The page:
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College of Arts and Science

UN535 Business as a Calling

capstone program

Harold A. Petersen

Associate Professor of Economics

This course is also offered as EC435

This seminar explores the question of business as a calling, as an activity that yields great personal satisfaction quite apart from the money it brings. Is business a noble activity, or is it a rather crass but necessary pursuit? How does the economist’s model view business? How is it viewed by society at large? Does a view of business as a calling help us to bridge the spiritual and the temporal? Does it have a positive impact on relationships with family and with community? For an economy to work, do we need moral and political capital as well as economic capital? If so, how do we sustain our moral and political capital, or rebuild it if it is eroding, or develop it where it is missing? Does how we look at business make a difference? Can we reconcile the recent corporate scandals with a view that business is a noble pursuit? Finally, how do the events of September 11 impact our view of business and of capitalism?

Format

A good deal of reading and discussion of the readings.

Seminar format, with professor as facilitator and students taking turns leading the discussion.

Five short reflective papers and a final summary paper.

The grade will be based on participation in class 30%, the short reflective papers 40%, and the final summary paper 30%.

Readings and Video

  • Novak, Michael. Business as a Calling: Work and the Examined Life, 1996.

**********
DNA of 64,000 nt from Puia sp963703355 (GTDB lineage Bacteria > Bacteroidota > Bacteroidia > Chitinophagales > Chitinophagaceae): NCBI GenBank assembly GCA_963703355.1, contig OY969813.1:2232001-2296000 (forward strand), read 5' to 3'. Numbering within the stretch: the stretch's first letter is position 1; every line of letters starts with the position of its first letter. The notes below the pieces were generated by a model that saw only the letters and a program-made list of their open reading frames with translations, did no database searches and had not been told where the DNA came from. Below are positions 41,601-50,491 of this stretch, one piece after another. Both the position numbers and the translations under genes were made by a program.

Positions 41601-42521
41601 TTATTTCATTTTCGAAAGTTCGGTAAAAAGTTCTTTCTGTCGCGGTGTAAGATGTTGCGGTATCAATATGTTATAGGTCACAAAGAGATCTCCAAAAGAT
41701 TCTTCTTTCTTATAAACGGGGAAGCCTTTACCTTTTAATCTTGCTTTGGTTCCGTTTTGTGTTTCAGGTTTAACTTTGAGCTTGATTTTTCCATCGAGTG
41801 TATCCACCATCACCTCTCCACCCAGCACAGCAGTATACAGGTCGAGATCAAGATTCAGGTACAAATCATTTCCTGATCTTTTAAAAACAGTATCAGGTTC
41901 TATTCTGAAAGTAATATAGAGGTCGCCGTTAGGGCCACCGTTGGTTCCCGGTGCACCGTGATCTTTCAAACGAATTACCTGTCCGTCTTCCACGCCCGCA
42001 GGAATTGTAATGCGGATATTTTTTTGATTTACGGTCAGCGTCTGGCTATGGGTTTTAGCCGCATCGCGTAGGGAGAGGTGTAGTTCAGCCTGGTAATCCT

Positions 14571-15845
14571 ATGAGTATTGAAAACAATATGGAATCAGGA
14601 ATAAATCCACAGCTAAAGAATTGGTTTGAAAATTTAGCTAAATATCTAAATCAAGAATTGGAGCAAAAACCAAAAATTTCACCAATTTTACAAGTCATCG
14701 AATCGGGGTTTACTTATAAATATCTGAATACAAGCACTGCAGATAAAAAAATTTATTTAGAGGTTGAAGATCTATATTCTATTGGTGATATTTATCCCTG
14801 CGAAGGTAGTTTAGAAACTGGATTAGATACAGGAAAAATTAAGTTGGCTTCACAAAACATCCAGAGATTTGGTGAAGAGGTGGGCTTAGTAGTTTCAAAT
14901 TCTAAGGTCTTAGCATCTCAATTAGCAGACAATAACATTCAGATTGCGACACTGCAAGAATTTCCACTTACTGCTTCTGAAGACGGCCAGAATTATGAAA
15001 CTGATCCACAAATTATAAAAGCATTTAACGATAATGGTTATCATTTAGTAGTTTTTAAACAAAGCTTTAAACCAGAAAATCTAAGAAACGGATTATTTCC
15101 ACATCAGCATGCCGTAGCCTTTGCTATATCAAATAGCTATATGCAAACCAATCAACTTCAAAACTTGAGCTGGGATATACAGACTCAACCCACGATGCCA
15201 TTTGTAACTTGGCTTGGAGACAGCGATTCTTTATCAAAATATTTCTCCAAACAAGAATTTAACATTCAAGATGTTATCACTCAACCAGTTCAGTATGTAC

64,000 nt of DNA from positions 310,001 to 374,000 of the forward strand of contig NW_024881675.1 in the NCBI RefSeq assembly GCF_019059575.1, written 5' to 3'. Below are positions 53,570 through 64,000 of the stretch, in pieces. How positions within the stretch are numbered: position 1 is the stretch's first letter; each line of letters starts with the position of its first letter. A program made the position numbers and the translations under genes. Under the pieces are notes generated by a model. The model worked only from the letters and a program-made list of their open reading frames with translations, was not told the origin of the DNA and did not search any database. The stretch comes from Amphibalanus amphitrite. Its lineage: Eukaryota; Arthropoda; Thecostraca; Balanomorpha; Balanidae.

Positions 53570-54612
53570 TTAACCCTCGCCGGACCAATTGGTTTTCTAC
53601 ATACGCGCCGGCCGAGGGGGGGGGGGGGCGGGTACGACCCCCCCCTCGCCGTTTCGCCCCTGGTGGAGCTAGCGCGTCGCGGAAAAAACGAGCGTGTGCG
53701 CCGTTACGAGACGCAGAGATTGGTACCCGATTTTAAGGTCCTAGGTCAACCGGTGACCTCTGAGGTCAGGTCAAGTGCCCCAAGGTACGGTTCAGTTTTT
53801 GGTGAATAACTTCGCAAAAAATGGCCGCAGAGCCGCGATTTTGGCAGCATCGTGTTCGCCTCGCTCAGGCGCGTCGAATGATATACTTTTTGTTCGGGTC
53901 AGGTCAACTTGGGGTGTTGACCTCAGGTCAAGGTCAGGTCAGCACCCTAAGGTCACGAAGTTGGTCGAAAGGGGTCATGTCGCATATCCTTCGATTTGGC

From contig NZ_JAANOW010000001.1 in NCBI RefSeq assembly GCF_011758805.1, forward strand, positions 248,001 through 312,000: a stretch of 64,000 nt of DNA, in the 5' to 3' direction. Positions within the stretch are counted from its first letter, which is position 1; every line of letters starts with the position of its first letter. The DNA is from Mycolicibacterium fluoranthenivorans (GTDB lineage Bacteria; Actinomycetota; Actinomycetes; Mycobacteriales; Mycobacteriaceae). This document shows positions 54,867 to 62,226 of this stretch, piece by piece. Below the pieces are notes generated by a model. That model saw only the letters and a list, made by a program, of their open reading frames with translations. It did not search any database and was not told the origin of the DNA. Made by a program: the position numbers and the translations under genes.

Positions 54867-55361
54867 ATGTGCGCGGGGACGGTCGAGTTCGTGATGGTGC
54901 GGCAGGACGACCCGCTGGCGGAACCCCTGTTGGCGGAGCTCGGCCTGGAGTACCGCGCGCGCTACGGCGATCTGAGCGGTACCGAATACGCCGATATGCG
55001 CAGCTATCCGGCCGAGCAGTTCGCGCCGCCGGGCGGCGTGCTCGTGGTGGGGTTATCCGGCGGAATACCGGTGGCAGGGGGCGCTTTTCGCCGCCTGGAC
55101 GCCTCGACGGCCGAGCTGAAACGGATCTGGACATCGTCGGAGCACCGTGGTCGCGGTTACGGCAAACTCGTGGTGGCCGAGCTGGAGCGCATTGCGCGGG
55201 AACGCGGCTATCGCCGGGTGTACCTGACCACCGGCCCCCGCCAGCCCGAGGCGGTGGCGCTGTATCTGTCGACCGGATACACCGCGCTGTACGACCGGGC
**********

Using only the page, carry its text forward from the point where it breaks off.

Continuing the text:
• Sennett, Richard. The Corrosion of Character: The Personal Consequences of Work in the New Capitalism, 1998.
  • Plato. The Republic.
  • Lewis, Michael. Liar’s Poker, 1989.
  • Helgesen, Sally. The Female Advantage: Women's Ways of Leadership, 1995, Chs. 1, 2, 8, 9, 10.
  • Hochschild, Arlie, with Machung, Anne. The Second Shift, 1989, Chs. 1, 2.
  • Coelho, Paul. The Alchemist: A Fable About Following Your Dream, 1988.
  • Video: Andrew Carnegie. The Richest Man in the World
  • Shore, Bill. The Cathedral Within, 1999, Chs. 1 and 4.
  • Coles, Robert. The Call of Service: A Witness to Idealism, 193, Ch. 7 (on Dorothy Day).
  • What are We? An Introduction to Boston College and its Jesuit Tradition, 2000.
  • The Autobiography of St. Ignatius Loyola, Fordham University Press, 1992.
  • Gardner, John. Redemption, from The Art of Living and Other Stories.

Plus additional works to be handed out or selected by the class as we go along.